If we are not careful, not sensitive, not aware, we might find ourselves thinking of our own experience of life as the norm, the default, and not really internalising the fact that ‘Other People’s Lives’ – other people’s experience of advantage and disadvantage – may well be radically different from our own in a thousand different ways. But sometimes we talk to other people – and about them – as if we all started on a level playing field. If we’re doing alright in life, and they’re not, it doesn’t mean we’re ‘doing life right’ and they’re ‘doing life wrong’. We’re all just doing what we can with what we’ve been given. But it can sometimes be difficult to get out of our own head, our own perspective, and seriously engage with what it’s like to be someone else, to walk in their shoes. There’s a temptation to interpret other people’s actions, behaviour, and choices – and to judge them – without fully appreciating the particular circumstances they face.
There’s an analogy I like – it’s a bit of an oversimplification, of course, but there’s something in it – the analogy pictures life as a video game – and we are all playing the same game – but some people (the ones with most luck and privilege) are fated to play it on the easiest setting without even knowing it – while others have got lumbered with the hardest difficulty setting (and might be stuck on level 1 for ages whilst their friends on the easier setting are racing away). It can be tempting for the lucky people on the easy setting to judge everyone else harshly and think ‘well, why are they all so rubbish at this game, when it’s so easy?! I’m doing alright.’
This is the sort of attitude that leads to people who are unaware of their relative advantage, or who are conveniently in denial of it – including a lot of politicians, sadly – looking down on disadvantaged people and saying stuff like ‘you’ve just got to work hard and make sacrifices’ (at the same time as pulling support from programmes intended to help level the playing field). People who’ve done well for themselves in life may well have worked hard… but once you’ve ‘made it’ there’s a risk of taking an ‘I’m alright Jack’ attitude – convincing yourself that you have earned your success and then ‘pulling up the ladder’ so others find it harder to follow – dividing the world into the deserving and undeserving (and ignoring the part that luck has played).
Now, none of this is to say the people who are (relatively) advantaged are ‘baddies’ – or that those who are (relatively) disadvantaged are ‘goodies’ – we’re all a bit of a mixed bag, of course. But it would be wise, and just, to pay attention to the realities of Other People’s Lives – and our own – and remember that our lot in life, and theirs, is largely due to chance. Our circumstances could change in an instant. ‘There but for the grace of God go I’.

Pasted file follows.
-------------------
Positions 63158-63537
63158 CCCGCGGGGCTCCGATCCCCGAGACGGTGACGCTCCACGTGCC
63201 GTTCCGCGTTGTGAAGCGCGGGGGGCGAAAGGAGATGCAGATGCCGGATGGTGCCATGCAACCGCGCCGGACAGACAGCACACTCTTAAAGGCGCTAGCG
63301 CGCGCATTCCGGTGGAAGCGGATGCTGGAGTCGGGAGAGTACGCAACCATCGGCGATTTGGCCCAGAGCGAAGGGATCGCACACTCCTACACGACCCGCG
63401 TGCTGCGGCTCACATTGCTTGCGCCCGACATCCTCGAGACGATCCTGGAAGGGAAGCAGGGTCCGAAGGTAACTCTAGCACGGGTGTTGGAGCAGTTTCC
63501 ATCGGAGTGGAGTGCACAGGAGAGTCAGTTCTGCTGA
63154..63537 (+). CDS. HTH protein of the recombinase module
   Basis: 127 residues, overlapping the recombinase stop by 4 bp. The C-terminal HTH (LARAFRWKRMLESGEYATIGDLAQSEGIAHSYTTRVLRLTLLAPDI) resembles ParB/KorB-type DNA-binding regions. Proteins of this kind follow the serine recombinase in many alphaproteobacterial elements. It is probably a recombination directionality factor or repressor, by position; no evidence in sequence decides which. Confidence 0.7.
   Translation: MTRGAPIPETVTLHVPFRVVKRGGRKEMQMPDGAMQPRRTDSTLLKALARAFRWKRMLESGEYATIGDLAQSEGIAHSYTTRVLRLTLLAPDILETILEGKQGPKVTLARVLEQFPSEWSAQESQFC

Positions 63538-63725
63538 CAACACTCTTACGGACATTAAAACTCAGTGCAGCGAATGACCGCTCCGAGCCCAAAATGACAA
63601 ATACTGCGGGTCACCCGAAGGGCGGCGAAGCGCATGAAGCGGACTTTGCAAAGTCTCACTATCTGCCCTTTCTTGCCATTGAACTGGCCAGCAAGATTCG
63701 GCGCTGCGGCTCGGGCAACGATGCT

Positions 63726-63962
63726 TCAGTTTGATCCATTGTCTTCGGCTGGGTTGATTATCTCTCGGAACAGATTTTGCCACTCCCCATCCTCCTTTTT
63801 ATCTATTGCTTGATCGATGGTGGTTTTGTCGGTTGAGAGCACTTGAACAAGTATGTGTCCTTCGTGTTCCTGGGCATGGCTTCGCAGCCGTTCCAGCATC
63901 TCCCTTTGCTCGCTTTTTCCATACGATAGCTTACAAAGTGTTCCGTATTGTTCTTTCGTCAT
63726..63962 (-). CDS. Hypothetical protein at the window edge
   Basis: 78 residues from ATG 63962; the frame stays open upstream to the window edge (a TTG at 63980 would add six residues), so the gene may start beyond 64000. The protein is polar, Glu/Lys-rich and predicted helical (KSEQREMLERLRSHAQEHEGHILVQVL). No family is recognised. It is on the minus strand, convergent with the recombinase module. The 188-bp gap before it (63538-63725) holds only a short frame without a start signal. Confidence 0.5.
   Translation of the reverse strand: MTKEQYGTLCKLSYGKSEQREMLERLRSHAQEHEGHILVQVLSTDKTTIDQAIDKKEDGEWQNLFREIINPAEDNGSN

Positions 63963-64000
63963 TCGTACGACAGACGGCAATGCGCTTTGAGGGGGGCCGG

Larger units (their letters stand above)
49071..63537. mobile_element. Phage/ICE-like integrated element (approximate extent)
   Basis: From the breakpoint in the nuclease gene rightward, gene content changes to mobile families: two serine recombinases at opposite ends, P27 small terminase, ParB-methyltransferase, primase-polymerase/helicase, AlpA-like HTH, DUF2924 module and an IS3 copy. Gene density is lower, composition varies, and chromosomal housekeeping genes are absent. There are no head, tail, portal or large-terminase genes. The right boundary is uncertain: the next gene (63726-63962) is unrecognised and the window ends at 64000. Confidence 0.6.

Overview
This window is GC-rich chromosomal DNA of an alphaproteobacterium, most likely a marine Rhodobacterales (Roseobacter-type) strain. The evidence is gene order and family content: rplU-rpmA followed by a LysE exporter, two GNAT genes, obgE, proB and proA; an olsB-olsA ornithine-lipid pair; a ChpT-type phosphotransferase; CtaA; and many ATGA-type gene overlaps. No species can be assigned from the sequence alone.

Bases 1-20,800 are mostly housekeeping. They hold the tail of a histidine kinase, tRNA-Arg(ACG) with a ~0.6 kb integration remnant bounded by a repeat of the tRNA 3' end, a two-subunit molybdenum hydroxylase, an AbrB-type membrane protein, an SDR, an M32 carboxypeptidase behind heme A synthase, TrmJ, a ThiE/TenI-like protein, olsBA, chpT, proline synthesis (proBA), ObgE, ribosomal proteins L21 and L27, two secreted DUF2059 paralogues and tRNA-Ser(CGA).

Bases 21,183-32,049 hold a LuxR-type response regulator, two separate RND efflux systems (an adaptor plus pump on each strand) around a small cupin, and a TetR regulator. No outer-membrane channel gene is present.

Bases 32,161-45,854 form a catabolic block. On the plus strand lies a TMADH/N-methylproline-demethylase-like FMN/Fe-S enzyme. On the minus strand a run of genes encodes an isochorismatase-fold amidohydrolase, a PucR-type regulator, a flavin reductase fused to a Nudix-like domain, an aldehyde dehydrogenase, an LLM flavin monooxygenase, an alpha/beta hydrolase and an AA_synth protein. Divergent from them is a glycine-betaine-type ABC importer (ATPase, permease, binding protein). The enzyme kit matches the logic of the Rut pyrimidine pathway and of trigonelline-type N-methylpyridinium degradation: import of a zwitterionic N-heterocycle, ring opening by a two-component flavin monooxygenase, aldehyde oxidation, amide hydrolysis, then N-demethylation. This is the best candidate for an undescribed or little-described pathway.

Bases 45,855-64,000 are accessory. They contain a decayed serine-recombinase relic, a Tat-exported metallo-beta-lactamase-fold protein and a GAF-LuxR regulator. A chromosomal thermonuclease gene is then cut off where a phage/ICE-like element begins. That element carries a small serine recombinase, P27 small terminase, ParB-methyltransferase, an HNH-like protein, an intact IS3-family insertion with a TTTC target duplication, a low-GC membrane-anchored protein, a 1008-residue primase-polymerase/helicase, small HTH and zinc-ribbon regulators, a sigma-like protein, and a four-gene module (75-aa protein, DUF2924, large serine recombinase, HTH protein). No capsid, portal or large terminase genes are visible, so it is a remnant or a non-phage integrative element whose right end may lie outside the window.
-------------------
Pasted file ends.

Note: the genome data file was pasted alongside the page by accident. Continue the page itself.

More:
There’s a well-known psychological effect called ‘actor-observer asymmetry’ (or sometimes ‘actor-observer bias’ – some of the specifics details have been disputed a bit over the years). My non-expert understanding of this effect is that we humans typically tend to judge other people more harshly, if they screw up in some way, or are unsuccessful, than we would judge ourselves. If we make a mistake, or underachieve, or do something we’re not especially proud of, we tend to take into account any mitigating circumstances, and make generous allowances for ourselves. But if someone else makes a mistake or underachieves, we’re more likely to tell ourselves it is because of a failing in their character or a lack of effort. This seems to be a default human tendency that we need to work at overcoming. We are likely to treat ourselves as real people, in all our fullness, nuance, and complexity, whilst treating other people as one-dimensional caricatures. I suppose it brings us back to the question posed in our reading earlier: are other people really real to us (or just ‘pretend’)?
There’s a young woman I know – a very impressive young woman – let’s call her Chloë. Chloë is just setting out in her career as a journalist, and she’s been very active of late in a successful and high-profile political campaign, over an important social justice issue. That’s what you see of her life, on the surface. The hard work and the achievements. He writing is great, her values are laudable, and she’s out there doing good in the world. In truth, I don’t know her very well just yet, but we’re Facebook friends and so I do get a little window into her life through social media. Just a few days ago she posted something online about the realities of her life and it chimed so neatly with what I was trying to say today, about hidden disadvantages in Other People’s Lives, that I asked her permission to share an excerpt. It’s quite a long piece, a few minutes, but I thought it would be helpful for us to focus on just one story, one real person, and her struggle, her disadvantages. Here’s what Chloë wrote: